He categorized the signs of mental health issues into three: physical, emotional and behavioral, adding that understanding the duration of these signs and their impacts on the daily functionality of the individual is crucial.

“These signs could be physical, emotional, and behavioral. Some of the signs and symptoms too look out for are Weakness, loss of concentration, loss of appetite, sleep disorders, lack of enthusiasm in activities, feeling of guilt from past events, and isolation. When you connote these signs, it is important to seek professional help,” he stated.

To tackle the issues hindering the accessibility of mental healthcare in Nigeria, he urged the Nigerian government to integrate mental health into Universal Health coverage, as well as to upscale the primary healthcare centers.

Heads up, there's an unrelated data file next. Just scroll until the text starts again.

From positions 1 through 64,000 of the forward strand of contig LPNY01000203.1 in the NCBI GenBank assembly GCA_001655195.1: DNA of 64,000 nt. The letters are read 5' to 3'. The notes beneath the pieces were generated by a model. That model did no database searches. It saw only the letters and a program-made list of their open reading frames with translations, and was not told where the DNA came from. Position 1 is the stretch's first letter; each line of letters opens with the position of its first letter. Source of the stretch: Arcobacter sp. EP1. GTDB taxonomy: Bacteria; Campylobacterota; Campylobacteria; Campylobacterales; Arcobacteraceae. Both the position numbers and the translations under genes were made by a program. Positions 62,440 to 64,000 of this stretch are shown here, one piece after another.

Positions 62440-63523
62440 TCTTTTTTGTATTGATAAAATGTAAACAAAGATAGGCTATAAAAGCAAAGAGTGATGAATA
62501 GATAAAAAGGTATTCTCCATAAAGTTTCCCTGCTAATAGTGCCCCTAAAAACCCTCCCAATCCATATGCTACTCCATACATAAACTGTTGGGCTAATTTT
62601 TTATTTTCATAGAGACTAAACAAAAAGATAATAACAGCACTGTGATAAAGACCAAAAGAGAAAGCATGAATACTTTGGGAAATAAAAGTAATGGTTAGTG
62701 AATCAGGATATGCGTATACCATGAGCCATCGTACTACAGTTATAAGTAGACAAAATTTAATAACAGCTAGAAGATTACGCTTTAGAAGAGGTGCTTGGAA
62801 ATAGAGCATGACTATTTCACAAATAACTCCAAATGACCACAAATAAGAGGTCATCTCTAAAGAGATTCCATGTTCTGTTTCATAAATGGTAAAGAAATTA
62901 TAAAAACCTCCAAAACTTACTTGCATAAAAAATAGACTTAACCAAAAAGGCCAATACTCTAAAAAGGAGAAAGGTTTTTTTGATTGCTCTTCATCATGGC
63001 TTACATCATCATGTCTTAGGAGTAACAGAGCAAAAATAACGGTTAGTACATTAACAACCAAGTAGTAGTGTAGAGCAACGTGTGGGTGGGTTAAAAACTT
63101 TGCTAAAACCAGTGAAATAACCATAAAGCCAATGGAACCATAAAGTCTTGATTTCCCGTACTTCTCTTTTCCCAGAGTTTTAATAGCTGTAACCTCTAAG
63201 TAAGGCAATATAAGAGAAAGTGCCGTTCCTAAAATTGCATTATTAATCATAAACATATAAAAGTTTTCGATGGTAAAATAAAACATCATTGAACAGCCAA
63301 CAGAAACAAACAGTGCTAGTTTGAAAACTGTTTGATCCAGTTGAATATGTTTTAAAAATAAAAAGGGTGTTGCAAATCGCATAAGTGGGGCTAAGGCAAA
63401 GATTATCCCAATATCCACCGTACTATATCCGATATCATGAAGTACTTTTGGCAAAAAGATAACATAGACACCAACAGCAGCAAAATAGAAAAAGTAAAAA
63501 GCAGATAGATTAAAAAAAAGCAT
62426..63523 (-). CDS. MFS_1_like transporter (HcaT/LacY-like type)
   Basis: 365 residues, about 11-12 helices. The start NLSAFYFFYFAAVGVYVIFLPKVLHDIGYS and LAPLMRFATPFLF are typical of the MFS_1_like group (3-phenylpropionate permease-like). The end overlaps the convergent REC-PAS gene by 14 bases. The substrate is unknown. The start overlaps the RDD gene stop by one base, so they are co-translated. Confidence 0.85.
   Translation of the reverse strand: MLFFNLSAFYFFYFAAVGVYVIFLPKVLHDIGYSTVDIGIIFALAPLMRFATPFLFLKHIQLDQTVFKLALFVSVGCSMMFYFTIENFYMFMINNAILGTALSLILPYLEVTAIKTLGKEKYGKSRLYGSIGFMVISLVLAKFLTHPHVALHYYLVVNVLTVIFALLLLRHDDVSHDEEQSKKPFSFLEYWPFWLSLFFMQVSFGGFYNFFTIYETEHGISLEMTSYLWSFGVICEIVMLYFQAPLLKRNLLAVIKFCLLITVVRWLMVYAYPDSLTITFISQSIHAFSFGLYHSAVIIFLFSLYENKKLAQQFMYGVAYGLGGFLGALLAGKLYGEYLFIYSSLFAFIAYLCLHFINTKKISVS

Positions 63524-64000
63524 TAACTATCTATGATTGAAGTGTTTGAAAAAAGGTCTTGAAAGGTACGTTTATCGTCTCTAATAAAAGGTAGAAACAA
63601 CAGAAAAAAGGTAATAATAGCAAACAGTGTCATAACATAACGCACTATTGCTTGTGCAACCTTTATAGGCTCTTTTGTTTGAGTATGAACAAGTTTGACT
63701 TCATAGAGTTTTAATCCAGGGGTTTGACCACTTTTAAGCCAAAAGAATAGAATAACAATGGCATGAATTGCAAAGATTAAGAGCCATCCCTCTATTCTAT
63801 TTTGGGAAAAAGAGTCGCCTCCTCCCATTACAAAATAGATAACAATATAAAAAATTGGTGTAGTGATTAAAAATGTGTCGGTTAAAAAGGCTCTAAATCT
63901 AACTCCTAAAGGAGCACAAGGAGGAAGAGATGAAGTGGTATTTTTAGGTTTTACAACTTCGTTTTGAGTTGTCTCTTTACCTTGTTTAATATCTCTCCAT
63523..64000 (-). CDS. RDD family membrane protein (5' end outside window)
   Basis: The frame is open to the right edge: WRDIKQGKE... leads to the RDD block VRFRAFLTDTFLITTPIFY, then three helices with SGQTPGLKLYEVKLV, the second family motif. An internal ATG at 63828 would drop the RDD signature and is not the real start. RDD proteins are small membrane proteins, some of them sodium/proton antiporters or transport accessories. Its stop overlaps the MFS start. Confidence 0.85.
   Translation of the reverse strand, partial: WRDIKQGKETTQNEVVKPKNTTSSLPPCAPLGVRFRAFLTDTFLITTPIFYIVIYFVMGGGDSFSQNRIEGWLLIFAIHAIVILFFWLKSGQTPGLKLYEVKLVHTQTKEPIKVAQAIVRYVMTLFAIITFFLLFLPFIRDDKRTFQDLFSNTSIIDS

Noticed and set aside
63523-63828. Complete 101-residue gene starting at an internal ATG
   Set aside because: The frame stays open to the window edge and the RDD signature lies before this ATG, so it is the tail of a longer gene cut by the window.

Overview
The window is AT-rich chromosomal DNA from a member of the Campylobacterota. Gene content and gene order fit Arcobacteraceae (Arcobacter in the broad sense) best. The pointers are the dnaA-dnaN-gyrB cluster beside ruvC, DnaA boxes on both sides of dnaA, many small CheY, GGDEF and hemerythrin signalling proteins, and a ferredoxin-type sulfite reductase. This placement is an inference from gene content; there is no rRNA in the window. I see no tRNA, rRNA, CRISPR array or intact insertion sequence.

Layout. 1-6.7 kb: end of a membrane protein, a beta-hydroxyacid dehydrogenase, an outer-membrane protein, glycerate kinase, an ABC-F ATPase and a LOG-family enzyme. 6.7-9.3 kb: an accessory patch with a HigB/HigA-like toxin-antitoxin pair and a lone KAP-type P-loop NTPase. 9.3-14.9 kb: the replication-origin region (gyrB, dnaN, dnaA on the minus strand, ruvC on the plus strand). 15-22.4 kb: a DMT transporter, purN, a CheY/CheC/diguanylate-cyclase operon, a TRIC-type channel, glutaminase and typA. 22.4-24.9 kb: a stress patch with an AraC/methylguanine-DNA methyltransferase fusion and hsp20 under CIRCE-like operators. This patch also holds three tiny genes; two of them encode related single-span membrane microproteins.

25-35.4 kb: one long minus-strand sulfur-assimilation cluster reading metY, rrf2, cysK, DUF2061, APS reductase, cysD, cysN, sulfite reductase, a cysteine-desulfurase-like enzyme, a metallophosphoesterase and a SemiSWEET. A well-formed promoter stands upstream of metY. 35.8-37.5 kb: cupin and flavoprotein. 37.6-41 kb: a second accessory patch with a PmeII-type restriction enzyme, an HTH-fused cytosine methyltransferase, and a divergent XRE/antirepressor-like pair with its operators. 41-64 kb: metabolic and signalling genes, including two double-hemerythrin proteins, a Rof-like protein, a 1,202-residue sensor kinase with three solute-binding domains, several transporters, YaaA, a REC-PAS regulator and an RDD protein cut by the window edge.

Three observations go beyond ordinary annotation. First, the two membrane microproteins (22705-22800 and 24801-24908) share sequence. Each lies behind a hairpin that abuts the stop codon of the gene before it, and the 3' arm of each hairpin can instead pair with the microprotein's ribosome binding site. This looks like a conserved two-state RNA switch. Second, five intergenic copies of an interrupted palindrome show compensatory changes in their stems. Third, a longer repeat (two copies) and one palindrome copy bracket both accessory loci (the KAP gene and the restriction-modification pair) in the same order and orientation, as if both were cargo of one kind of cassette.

“Accessibility remains a huge problem. Over the years, we have done a lot of awareness programs at communities in different states. When they are not aware, where do they get the support from? Where do they get the care from? This remains a very big problem. In December, we relaunched a campaign which is called the Mental Health Integration into Universal Health Coverage, a global movement which ensures that the government lifts the financial burden of mental healthcare off the citizens of the country.

“We need to introduce improved, quality and better healthcare at the primary healthcare level across the country. We also need to revamp and upscale our primary healthcare centers to be able to provide standard services to Nigerians, so that people don’t have to travel before they can access quality healthcare,” he remarked.